Back to all News

Month 12 – The Song Is Synced On A US TV Show.



Pure-Horse have had quite the year, haven’t they? Some may say they’ve had it *too* good if anything, but there’s still one extra cherry to go on top of the smorgasbord of cherries they’ve already consumed within the past twelve months and that’s a third sync for The Song; this time on a rather well known US TV show.

“The thing about Keeping Up With The Kardashian’s is, arguably, it’s one of the most important documentations of the progression, or conversely, regression, depending upon your stance, of popular culture throughout the past decade”, the bass player is currently stood in front of a short Powerpoint presentation about why they think the band should accept the sync deal that’s been put in front of them. After clicking onto the next slide that simply contains a picture of Khloe Kardashian with her eyes replaced with dollar signs, they turn to their bandmates and open the floor, “any questions?”

“Is this cool? Or are we being naff by agreeing to this?” the singer raises their hand whilst asking the question, because they’ve been brought up well.

“Let me answer your question with several other questions”, the bass player replies whilst placing their hands together so the fingertips are touching, but palms apart, “Is Arianna Grande cool? Are CHVRCHES cool? Is Billie Eilish cool? I could continue. All those artists, and many, many more, have all deemed KUWTK ‘cool’ enough to have their music featured. I assume that sufficiently answers your proposition?” At this, the singer nods and raises their thumbs to show their approval.

“If we say no to this, you’re going to threaten to leave the band, aren’t you?” the drummer asks, arms folded with a comically ungenuine surly look adorning their face.

“It’s fair to say that if this vote goes in the opposite direction of my preferred conclusion then I intend to throw all my proverbial toys from my proverbial pram, that is certainly an astute observation of you to make, dear bandmate.” the bass player agrees. They turn to the guitarist, “and your thoughts on this matter?”

“I literally couldn’t care less”, they lie. They’ve secretly watched every episode of The Kardashian’s since it launched and keeping their joy clandestine is taking all their might.

“Well I count that as two votes for yes with a further two parties abstaining. The motion carries. The Song is going to be on the show. I’m going to email Sentric immediately to give them the green light.” The bass player opens their phone to begin the mime of sending a confirmation email that they’d already sent three hours ago.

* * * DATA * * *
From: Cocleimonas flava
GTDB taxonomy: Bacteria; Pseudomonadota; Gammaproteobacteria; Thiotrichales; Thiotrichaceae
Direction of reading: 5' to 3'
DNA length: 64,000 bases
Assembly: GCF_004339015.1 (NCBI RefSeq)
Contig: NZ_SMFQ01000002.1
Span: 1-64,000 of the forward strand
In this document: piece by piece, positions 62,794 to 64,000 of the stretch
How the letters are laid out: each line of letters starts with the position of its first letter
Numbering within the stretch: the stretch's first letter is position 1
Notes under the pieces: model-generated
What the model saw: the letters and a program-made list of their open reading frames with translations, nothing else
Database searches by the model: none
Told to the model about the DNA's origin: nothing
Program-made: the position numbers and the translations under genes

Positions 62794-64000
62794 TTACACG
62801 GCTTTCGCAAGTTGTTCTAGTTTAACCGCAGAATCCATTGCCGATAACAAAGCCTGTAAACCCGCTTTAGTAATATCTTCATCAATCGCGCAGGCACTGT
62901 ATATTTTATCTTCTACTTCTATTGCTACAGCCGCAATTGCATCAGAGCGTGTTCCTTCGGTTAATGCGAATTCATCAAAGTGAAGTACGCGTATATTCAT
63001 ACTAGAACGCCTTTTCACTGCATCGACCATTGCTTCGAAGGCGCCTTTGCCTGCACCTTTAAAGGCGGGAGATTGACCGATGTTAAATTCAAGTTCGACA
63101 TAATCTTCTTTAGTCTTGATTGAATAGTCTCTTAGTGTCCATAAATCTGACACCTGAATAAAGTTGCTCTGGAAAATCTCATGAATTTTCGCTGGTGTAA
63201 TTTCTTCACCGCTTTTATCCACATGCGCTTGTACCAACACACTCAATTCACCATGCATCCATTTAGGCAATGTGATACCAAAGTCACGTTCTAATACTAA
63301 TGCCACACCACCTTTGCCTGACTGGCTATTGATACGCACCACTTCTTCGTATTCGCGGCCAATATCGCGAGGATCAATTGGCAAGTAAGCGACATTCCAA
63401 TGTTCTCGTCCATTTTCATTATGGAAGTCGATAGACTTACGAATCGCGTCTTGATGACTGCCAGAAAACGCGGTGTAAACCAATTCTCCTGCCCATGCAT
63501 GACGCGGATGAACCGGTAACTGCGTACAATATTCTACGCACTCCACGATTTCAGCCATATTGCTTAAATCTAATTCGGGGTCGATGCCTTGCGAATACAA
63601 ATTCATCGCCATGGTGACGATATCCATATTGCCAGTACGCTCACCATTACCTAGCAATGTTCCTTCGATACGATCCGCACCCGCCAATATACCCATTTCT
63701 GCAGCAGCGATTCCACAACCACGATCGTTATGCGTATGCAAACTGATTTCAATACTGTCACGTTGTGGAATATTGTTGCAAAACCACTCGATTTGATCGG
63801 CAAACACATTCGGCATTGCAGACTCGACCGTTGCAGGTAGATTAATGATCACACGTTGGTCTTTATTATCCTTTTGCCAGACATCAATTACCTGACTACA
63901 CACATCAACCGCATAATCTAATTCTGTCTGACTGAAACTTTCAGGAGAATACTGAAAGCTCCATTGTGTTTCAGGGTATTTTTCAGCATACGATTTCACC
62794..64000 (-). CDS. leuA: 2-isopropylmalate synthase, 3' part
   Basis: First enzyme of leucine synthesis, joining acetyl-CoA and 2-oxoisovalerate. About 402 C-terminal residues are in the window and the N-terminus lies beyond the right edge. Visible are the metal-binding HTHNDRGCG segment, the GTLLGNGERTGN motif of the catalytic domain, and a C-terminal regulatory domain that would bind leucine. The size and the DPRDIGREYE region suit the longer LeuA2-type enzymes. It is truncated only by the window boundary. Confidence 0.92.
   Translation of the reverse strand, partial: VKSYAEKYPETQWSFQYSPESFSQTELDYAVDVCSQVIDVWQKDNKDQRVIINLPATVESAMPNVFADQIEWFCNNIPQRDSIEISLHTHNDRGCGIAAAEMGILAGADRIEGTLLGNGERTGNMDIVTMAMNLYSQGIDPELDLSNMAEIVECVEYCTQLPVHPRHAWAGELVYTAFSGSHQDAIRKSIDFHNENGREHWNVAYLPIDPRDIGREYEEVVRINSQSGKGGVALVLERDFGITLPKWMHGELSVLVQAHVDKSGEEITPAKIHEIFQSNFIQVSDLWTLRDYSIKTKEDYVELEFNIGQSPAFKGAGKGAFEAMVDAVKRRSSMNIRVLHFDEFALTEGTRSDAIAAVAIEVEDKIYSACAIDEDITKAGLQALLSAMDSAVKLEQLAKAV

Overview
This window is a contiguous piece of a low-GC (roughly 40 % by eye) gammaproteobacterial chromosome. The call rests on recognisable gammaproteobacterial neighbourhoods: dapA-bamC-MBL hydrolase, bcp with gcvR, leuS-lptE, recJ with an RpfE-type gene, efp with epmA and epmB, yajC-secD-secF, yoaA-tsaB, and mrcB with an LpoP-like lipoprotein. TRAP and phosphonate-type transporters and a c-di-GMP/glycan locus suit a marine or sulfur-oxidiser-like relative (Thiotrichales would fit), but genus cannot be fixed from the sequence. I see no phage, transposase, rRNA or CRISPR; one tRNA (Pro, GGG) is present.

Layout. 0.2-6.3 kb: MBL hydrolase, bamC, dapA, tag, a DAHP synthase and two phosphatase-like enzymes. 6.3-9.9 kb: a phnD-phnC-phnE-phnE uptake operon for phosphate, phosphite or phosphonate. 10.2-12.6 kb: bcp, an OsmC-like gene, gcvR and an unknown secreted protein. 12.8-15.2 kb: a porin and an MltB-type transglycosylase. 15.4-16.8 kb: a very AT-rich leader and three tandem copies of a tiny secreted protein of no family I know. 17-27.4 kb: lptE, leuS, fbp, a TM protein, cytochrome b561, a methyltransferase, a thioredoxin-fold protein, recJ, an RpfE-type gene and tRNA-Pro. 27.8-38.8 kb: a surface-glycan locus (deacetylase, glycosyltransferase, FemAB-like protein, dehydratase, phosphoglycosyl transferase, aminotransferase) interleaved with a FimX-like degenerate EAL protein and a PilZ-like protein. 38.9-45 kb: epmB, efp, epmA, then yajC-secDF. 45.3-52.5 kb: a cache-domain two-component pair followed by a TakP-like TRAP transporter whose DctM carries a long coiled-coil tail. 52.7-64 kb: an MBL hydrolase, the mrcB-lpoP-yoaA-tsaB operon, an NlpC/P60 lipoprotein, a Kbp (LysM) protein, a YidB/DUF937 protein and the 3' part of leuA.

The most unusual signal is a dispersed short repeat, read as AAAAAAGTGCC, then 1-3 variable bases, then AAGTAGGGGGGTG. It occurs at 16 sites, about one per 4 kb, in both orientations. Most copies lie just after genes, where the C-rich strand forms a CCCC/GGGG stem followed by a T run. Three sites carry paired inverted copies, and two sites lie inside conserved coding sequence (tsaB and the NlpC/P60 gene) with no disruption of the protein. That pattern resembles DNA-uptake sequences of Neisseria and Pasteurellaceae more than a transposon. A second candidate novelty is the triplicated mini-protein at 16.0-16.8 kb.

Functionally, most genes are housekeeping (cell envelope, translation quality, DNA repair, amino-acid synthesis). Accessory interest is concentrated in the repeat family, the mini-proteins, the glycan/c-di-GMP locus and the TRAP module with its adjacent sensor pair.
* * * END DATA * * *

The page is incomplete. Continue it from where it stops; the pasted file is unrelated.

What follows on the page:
So when do they get paid? Approximately six months to eighteen months.

When you bag a US TV sync then it’s pretty similar to landing one on an advert in the sense that there is an upfront fee that will be paid to you by either the production company or the broadcaster, depending on who the license is with. As with any invoice, you’re at the behest of the payment terms of the company paying you, so you might get paid within 30 days or it might be 90. Then, if it’s coming via your publisher/label, they’d distribute your share after their commission at the next available distribution.

The reason it can take up to eighteen months is because in some cases, the licenses and invoices for syncs on US TV shows won’t all be fully executed and processed until the entire series has been ‘wrapped’ (which is daft TV industry lingo for ‘completed’). Therefore, if your track appears within the opening episode to a series of a show that can take a year to make and then the invoice payment terms for that company are 90 days, you’re looking at a year and a half to get paid. This is rare, but it does happen, so be aware and ask any one who is working your music for sync what you should expect if you manage to bag a deal.

In terms of how US TV sync works, it’s very different to over here in the UK. A music supervisor for a US TV show will get a set budget for music, say $100k for 100 tracks to be spread out across 10 episodes. They then need to stretch that budget out so it works accordingly, knowing that songs by bigger profile artists will cost more than songs by emerging artists. They might spend $50k of their budget on a single track for the key closing scene of the whole series, which means they then have $50k left for ninety-nine other tracks. This is where you as an emerging artist can make yourself really attractive to them by being a) cheaper than a chart-topper and b) easy to license, so this is where making your music the ‘One Stop’ can significantly increase your chances of landing a sync.

(To refresh your memory from an earlier post, when your music is ‘One Stop’ it means it can be licensed for a sync with a single piece of paperwork that covers both the master and publishing copyrights, including all the songwriters – it’s a music supervisor’s dream.)

Another thing to consider when licensing to a US TV show is the performance royalties that are generated every time the show is broadcast. If you land a track on a huge show like Grey’s Anatomy then that episode will then be aired in hundreds of territories around the world, generating a performance royalty each time it is broadcast. Therefore, if you can get on the show by only charging $1k up front, but knowing you might get $5k or more from the subsequent performance royalties it’s often a clever and savvy deal to do.

And to bring it back to the beginning of this rather lengthy journey we’ve taken with The Song; each one of those territories the show is broadcast in will have their own PRO, therefore having a publisher who registers your copyrights in as many PROs around the world as possible will mean you get paid quicker. Yet another reason why you should use Sentric. Lovely. For more information on how that works, check out WTF Is Music Publishing.

NEXT: Conclusion